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VESTRY OF BERMONDSEY (apps.) v. Ramsay (resp.)
[C. P. 11. On the 16th July 1869, a notice was served notice, and he is empowered to deduct the pay. on the defendant, who was the then occupier of ments from his rent. The charge of 38l. 58. 4d. the said premises, pursuant to the 96th section of became payable in 1866, when Soper was owner, the 25 & 26 Vict. c. 102, requiring her to pay
and a judgment was obtained in this court against said amount of 381. 58. 4d., and further giving her him in an action for that amount on the 6th Nov. notice not to pay any rent to her landlord without 1866. Herbert subsequently became owner, and first deducting the said sum of 381. 58. 4d.
the respondent occupied the premises as his tenant. 12. Application was made to the defendant by It is not contended that under the circumstances the plaintiffs to disclose the amount of the rent stated in the case, the respondent would not as payable by her in respect of the said premises, but the present occupier be liable to pay the unpaid she wholly refused to disclose the same.
proportion of the paving rate, unless the judgment Upon the above state of facts judgment was recovered against Soper is a bar to an action. The given for the defendant, but on the application of statute 25 & 26 Vict. c. 102, for the first time gires counsel for the plaintiffs the judge of the said a remedy by action to recover those charges. The Southwark County Court reserved for the opinion question therefore to be decided, viz., whether of this court the following question: Whether the the judgment obtained against the former owner plaintiffs having proceeded and obtained judgment is a bar to the remedy by action against the against a former owner of the said premises for the occupier, is one of the first impression, and it amount of the proportion of the expenses of paving is necessary to ascertain the nature of the obligathe said street, and the said judgment being tion imposed by the above-mentioned statute. In still unsatisfied, and the plaintiffs having the first instance the statute creates a personal taken no proceedings to enforce the same obligation on the owner “present or future," and against the said judgment - debtor, and not further, to secure the payment, imposes a kind of having issued execution and registered the indirect charge on the land. The 96th section imsame in order to charge the said premises as poses the obligation to pay, and gives the remedy against a mortgagee or purchaser in manner against either the owner or any person who then, provided by the statues 23 & 24 Vict. c. 38, and “or at any time thereafter, occupies the premises." 27 & 28 Vict. c. 112, the said plaintiffs are entitled These obligations, and the remedies given to ento proceed against a subsequent owner or occupier force them, appear to us to be independent and under the provisions of the said before mentioned cumulative, and, as a consequence of so holding, Act or Acts for the recovery of the said amount of we think the remedies may be resorted to in sucthe proportion of expenses of paving the said cession until the charge is satisfied by payment, street. If the Court of Common Pleas shall be of subject when necessary to the equitable jurisopinion that the obtaining of the said judgment diction exercised by the court to restrain against the said John Richardson Soper does pre- vexatious actions. The obligation is clearly clude the plaintiffs from proceeding as above a joint obligation, and the owner and mentioned, then the judgment in favour of the occupier could not be sued together. And this defendant to stand with costs of suit. But it being so, there is no objection of a technical otherwise then the judgment to be entered for the kind arising from a change of remedy to prevent plaintiffs for 381. 58. 4d. with costs of suit.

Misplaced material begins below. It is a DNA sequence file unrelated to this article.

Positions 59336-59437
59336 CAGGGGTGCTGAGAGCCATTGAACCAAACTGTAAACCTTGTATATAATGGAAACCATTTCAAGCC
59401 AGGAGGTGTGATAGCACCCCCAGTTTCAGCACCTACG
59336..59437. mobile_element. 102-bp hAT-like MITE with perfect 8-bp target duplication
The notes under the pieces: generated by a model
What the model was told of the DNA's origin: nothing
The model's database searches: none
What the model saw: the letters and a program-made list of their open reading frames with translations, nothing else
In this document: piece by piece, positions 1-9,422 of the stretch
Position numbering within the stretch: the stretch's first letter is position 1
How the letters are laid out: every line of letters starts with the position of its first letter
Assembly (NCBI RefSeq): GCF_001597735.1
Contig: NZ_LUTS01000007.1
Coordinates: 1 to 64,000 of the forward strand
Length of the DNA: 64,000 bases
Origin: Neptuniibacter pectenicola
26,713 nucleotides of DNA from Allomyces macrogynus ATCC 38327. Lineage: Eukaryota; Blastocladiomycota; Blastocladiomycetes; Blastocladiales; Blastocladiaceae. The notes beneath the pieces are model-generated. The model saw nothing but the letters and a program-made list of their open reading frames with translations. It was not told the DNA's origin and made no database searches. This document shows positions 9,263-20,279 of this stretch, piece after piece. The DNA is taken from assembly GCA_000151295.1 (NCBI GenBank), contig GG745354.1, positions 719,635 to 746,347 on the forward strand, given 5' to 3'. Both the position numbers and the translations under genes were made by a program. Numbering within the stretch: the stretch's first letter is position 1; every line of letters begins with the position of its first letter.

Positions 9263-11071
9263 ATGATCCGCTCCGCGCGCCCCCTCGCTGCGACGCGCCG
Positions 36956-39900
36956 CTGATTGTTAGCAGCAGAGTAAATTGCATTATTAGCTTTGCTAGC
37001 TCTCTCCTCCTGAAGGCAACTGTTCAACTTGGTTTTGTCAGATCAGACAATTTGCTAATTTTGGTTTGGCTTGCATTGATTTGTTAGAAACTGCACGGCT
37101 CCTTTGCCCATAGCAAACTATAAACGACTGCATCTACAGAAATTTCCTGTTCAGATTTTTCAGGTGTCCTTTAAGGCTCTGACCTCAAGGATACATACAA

the occupier being sued after a judgment against Wills (E. Thomas with him), for the appellants, the owner. And we see no substantial ground cited Woodfall's Landlord and Tenant, 1867, edited arising from the nature of the obligation according by Cole, pp. 204, 209.